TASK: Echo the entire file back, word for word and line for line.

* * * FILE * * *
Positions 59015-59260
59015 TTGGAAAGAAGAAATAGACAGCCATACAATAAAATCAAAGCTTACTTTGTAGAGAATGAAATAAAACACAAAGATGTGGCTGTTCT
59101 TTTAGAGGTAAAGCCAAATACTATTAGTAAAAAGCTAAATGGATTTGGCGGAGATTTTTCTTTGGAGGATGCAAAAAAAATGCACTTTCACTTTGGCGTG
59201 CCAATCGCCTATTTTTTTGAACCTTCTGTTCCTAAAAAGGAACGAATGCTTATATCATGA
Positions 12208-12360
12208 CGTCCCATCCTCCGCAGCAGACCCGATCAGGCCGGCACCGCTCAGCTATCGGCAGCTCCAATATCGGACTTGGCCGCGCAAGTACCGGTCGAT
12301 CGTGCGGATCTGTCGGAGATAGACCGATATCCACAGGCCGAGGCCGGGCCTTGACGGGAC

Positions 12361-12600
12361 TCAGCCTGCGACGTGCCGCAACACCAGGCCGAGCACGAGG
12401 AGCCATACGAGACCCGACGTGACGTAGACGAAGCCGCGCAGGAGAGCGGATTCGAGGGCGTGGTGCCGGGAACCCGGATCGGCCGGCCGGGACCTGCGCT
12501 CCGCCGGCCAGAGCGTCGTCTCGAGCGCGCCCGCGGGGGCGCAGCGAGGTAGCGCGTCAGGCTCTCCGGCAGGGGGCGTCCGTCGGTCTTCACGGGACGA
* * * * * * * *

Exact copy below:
Positions 59015-59260
59015 TTGGAAAGAAGAAATAGACAGCCATACAATAAAATCAAAGCTTACTTTGTAGAGAATGAAATAAAACACAAAGATGTGGCTGTTCT
59101 TTTAGAGGTAAAGCCAAATACTATTAGTAAAAAGCTAAATGGATTTGGCGGAGATTTTTCTTTGGAGGATGCAAAAAAAATGCACTTTCACTTTGGCGTG
59201 CCAATCGCCTATTTTTTTGAACCTTCTGTTCCTAAAAAGGAACGAATGCTTATATCATGA
Positions 12208-12360
12208 CGTCCCATCCTCCGCAGCAGACCCGATCAGGCCGGCACCGCTCAGCTATCGGCAGCTCCAATATCGGACTTGGCCGCGCAAGTACCGGTCGAT
12301 CGTGCGGATCTGTCGGAGATAGACCGATATCCACAGGCCGAGGCCGGGCCTTGACGGGAC

Positions 12361-12600
12361 TCAGCCTGCGACGTGCCGCAACACCAGGCCGAGCACGAGG
12401 AGCCATACGAGACCCGACGTGACGTAGACGAAGCCGCGCAGGAGAGCGGATTCGAGGGCGTGGTGCCGGGAACCCGGATCGGCCGGCCGGGACCTGCGCT
12501 CCGCCGGCCAGAGCGTCGTCTCGAGCGCGCCCGCGGGGGCGCAGCGAGGTAGCGCGTCAGGCTCTCCGGCAGGGGGCGTCCGTCGGTCTTCACGGGACGA